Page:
After having a wonderful time, making new friends, and exploring Seattle last October, I decided to once again make the trek back this year for the second Geek Girl Con. I wasn’t the only one returning to GGC, the delightful ladies of Bioware joined me as well. This year there were two panels, the first of which was a presentation on the life cycle of a level. Moderated by Jessica Merizan, panelists included, Mary Kirby (writer), Raylene Deck (level designer), Sarah Hayward (cinematic designer), Karin Weekes (senior editor), and Melanie Fleming (localization producer).
Where we’re going we don’t need… roads. With the recent release of the trilogy on Blu-Ray, I thought it would be a great time to take a look at a recently released card game based on the BTTF series from LooneyLabs. Its similiar, in ways, to Munchkin, and ultimately much easier to play than the setup / game instructions would lead you to believe. The game is designed for 2-6 players. You take on the role of a descendant of one of the movies’ characters. For instance a player might be Verne Brown, child of Doc Brown and Clara. Your goal is to alter the space time continuum so that events play out in such a way that allows you to exist (remember the kids vanishing from the photo in BTTF 1? kinda like that).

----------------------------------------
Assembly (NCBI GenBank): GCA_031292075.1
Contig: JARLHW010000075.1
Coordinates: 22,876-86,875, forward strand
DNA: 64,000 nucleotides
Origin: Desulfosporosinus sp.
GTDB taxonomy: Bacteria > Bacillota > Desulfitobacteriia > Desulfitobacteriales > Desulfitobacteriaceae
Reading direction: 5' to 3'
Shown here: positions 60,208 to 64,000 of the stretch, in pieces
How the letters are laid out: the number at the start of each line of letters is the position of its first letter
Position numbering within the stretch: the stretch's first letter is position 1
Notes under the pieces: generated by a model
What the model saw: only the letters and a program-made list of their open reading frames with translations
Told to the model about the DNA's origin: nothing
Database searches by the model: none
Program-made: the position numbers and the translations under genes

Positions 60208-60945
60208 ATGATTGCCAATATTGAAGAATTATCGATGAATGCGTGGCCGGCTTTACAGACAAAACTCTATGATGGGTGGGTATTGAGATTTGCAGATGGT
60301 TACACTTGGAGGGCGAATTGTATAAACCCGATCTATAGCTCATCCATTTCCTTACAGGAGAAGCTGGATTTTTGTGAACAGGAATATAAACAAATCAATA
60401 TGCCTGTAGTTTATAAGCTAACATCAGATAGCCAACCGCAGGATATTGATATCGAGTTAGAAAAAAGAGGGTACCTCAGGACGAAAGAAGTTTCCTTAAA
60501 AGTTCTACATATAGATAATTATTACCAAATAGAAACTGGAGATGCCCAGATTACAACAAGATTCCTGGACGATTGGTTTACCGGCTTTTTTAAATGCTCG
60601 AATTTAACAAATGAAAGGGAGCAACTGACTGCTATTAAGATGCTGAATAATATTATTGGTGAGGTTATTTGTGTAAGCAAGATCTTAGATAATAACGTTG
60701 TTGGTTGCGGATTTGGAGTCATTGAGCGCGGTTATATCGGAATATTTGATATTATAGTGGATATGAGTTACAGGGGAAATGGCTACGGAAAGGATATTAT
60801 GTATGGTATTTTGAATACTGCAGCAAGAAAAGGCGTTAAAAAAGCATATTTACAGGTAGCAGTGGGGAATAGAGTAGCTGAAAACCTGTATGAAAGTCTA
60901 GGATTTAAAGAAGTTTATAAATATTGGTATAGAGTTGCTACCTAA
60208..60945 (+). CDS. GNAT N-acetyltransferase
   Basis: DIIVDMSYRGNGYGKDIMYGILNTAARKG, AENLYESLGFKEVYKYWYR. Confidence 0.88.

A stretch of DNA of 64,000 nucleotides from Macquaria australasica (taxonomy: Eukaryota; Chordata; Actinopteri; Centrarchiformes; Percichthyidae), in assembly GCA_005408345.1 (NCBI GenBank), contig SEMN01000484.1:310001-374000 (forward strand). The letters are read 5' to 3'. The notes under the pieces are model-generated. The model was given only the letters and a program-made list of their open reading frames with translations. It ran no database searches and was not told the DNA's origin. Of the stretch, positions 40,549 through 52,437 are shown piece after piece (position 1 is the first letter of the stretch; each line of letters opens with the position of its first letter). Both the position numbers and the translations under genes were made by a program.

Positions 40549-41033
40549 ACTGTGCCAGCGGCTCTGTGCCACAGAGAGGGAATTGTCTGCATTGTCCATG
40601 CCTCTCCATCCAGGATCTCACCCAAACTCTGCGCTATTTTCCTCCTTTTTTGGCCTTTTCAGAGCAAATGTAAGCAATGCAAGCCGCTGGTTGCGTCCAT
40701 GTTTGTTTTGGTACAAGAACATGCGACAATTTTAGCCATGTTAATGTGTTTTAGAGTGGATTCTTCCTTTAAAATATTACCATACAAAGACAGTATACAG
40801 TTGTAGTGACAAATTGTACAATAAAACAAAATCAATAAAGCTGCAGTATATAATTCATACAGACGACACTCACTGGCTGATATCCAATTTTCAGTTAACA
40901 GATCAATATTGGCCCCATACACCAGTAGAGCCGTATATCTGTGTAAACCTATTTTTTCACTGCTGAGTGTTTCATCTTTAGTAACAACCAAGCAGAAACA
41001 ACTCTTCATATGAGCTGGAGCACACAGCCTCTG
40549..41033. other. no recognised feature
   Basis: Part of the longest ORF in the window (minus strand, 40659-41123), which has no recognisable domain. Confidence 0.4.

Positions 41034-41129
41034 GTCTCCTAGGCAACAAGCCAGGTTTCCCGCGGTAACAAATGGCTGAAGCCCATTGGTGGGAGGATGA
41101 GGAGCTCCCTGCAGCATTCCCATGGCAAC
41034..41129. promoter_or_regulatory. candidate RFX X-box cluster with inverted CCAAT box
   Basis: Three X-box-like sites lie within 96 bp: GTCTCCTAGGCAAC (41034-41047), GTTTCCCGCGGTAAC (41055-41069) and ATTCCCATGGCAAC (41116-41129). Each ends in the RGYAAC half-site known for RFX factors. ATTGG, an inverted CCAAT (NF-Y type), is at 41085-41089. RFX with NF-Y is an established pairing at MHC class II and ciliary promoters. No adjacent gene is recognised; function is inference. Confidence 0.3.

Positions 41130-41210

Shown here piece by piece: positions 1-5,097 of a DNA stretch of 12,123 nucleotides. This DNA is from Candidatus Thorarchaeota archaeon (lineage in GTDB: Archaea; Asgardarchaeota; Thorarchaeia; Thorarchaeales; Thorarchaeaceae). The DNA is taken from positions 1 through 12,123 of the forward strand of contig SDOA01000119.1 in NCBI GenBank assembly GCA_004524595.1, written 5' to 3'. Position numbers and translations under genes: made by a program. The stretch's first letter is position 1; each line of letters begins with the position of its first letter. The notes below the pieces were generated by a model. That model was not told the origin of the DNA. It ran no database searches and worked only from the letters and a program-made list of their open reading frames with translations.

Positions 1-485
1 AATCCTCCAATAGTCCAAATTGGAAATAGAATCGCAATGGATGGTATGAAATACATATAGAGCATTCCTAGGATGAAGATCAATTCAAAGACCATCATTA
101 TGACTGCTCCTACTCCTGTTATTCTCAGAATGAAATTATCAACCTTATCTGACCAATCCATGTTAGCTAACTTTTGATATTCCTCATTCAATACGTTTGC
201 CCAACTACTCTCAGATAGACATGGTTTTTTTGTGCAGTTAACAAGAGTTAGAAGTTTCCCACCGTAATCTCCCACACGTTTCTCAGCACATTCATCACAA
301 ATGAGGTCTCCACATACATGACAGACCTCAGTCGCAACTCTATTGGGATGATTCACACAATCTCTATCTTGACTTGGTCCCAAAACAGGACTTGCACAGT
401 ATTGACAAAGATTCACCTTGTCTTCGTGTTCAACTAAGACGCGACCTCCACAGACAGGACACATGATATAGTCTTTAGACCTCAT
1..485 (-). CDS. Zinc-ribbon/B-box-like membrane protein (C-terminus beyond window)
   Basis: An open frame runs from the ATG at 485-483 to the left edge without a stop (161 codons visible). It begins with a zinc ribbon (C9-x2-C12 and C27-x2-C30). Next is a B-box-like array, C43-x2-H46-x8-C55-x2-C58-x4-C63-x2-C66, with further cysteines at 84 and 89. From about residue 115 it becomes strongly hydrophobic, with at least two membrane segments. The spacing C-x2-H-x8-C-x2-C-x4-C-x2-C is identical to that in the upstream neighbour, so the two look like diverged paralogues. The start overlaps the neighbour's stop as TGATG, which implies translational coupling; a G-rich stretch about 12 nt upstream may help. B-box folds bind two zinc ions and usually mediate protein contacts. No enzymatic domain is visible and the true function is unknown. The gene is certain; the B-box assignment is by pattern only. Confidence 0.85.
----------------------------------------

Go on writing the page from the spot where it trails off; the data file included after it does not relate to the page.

Woah this is heavy.
The main place space is laid out in a grid of four rows of six cards. Each card corresponds to a significant event in the BTTF timeline. For example, “Emmett Brown is murdered by Libyan terrorists.” Events are further categorized as “Lynchpins” or “Ripplepoints”. This is significant to the game because players can only directly affect Lynch-pins, which, in turn, changes Ripplepoints. So if Emmett brown is murdered (lynchpin), he never shows up in the wild west (ripplepoint). When a timeline event is altered, that card is flipped over on the table to reveal the alternate timeline event. Each player persona, then, has three things that need to be set on the timeline in order to meet the winning conditions. The character card is kept secret, however, so that other players are unaware of what you need to do in order to win. Great Scott!!
The Munchkin-y part of the game comes in through the remaining cards, which comprise the players’ hands. Each player is dealt three of these cards at the beginning of the game, and draw at least one more per turn. These are the cards that allow you to play equipment, change the timeline, and generally screw with other players in the game. The game is a little dicey in that one can never be too sure about what each other player needs to do in order to win. The timeline is also just confusing enough that even we got confused while playing, about our own winning conditions. And, in the spirit of all great card games, no player is ever out of the game, there are enough cards to drastically turn the tables, even as another player is about to claim victory.
Let me show you my plan for sending you home. Please excuse the crudity of this model, I didn’t have time to build it to scale or to paint it.